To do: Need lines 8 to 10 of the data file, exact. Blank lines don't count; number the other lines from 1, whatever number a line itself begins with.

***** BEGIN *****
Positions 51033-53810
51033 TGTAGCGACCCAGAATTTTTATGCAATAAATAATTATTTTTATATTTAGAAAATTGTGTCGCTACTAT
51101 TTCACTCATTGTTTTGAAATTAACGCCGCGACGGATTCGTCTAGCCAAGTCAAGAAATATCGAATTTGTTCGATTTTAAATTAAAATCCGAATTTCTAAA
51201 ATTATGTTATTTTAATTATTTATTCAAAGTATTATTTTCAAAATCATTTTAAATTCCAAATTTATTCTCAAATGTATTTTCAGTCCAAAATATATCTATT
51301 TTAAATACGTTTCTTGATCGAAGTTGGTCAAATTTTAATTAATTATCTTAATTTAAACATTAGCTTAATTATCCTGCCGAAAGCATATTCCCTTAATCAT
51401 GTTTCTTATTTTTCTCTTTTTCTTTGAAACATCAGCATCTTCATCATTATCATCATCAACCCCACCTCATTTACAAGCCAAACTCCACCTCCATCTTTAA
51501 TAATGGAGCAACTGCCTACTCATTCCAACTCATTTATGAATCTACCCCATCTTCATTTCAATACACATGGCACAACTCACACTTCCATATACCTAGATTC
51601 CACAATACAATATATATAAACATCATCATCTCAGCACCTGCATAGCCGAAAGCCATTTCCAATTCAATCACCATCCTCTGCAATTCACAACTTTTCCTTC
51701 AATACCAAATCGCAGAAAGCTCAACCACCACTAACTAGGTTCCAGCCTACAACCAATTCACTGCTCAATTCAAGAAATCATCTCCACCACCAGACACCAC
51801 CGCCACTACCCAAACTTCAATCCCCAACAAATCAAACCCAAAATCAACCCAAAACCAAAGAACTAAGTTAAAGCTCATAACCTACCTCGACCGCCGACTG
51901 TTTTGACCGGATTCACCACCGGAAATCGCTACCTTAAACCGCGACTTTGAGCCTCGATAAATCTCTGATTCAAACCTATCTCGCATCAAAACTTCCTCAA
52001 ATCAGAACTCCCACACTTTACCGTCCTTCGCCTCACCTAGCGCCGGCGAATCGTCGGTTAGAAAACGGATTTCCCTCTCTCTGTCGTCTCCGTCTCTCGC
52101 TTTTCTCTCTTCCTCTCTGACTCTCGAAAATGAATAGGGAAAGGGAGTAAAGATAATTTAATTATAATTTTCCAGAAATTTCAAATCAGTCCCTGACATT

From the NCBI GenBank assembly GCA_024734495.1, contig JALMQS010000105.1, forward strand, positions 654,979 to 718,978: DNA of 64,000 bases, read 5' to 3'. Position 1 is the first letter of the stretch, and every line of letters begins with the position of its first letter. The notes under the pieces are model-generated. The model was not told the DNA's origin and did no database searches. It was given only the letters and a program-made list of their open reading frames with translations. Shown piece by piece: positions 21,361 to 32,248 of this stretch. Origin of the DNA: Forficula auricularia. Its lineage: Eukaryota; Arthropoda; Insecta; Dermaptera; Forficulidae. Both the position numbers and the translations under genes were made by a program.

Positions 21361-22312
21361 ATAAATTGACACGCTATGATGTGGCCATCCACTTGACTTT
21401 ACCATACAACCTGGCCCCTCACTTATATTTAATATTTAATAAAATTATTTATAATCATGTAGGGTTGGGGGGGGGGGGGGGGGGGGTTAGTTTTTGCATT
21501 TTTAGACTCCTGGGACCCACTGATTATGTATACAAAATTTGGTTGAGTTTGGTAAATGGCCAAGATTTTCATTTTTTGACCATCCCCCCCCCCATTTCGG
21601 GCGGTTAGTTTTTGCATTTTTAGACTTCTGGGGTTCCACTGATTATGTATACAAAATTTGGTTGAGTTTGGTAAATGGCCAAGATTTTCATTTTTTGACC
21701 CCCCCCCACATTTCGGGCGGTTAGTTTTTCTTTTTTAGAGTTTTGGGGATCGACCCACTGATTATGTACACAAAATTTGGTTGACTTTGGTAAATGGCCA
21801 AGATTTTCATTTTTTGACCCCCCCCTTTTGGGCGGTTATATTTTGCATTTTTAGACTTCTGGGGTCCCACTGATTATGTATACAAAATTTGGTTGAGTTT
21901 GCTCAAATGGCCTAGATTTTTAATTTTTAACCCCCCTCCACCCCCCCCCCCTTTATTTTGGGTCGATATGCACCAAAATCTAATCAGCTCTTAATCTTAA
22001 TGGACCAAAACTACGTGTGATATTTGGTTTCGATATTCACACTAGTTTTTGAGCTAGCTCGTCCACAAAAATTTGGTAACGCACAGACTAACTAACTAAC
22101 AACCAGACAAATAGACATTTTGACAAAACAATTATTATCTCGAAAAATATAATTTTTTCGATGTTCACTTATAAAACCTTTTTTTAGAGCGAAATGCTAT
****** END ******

51601 CACAATACAATATATATAAACATCATCATCTCAGCACCTGCATAGCCGAAAGCCATTTCCAATTCAATCACCATCCTCTGCAATTCACAACTTTTCCTTC
51701 AATACCAAATCGCAGAAAGCTCAACCACCACTAACTAGGTTCCAGCCTACAACCAATTCACTGCTCAATTCAAGAAATCATCTCCACCACCAGACACCAC
51801 CGCCACTACCCAAACTTCAATCCCCAACAAATCAAACCCAAAATCAACCCAAAACCAAAGAACTAAGTTAAAGCTCATAACCTACCTCGACCGCCGACTG